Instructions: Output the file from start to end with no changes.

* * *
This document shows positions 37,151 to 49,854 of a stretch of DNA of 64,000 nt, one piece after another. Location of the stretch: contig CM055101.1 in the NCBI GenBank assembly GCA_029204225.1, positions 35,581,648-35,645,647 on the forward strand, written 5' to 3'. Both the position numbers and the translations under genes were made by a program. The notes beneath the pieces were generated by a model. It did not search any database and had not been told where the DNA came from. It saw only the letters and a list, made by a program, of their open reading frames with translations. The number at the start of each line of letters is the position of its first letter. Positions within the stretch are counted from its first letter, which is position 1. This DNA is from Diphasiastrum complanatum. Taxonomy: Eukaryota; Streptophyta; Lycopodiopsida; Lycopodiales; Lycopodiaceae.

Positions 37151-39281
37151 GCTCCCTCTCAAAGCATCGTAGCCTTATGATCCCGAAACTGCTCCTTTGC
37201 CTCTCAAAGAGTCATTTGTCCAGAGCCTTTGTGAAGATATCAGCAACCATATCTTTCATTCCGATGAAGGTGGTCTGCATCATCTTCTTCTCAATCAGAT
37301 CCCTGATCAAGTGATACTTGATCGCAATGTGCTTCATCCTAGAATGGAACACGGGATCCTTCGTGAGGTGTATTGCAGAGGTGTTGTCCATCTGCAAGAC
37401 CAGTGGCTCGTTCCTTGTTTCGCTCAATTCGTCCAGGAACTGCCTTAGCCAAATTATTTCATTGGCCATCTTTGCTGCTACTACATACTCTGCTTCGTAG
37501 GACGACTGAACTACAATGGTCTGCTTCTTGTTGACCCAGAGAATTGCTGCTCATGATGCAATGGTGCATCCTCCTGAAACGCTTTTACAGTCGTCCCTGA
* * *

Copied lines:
This document shows positions 37,151 to 49,854 of a stretch of DNA of 64,000 nt, one piece after another. Location of the stretch: contig CM055101.1 in the NCBI GenBank assembly GCA_029204225.1, positions 35,581,648-35,645,647 on the forward strand, written 5' to 3'. Both the position numbers and the translations under genes were made by a program. The notes beneath the pieces were generated by a model. It did not search any database and had not been told where the DNA came from. It saw only the letters and a list, made by a program, of their open reading frames with translations. The number at the start of each line of letters is the position of its first letter. Positions within the stretch are counted from its first letter, which is position 1. This DNA is from Diphasiastrum complanatum. Taxonomy: Eukaryota; Streptophyta; Lycopodiopsida; Lycopodiales; Lycopodiaceae.

Positions 37151-39281
37151 GCTCCCTCTCAAAGCATCGTAGCCTTATGATCCCGAAACTGCTCCTTTGC
37201 CTCTCAAAGAGTCATTTGTCCAGAGCCTTTGTGAAGATATCAGCAACCATATCTTTCATTCCGATGAAGGTGGTCTGCATCATCTTCTTCTCAATCAGAT
37301 CCCTGATCAAGTGATACTTGATCGCAATGTGCTTCATCCTAGAATGGAACACGGGATCCTTCGTGAGGTGTATTGCAGAGGTGTTGTCCATCTGCAAGAC
37401 CAGTGGCTCGTTCCTTGTTTCGCTCAATTCGTCCAGGAACTGCCTTAGCCAAATTATTTCATTGGCCATCTTTGCTGCTACTACATACTCTGCTTCGTAG
37501 GACGACTGAACTACAATGGTCTGCTTCTTGTTGACCCAGAGAATTGCTGCTCATGATGCAATGGTGCATCCTCCTGAAACGCTTTTACAGTCGTCCCTGA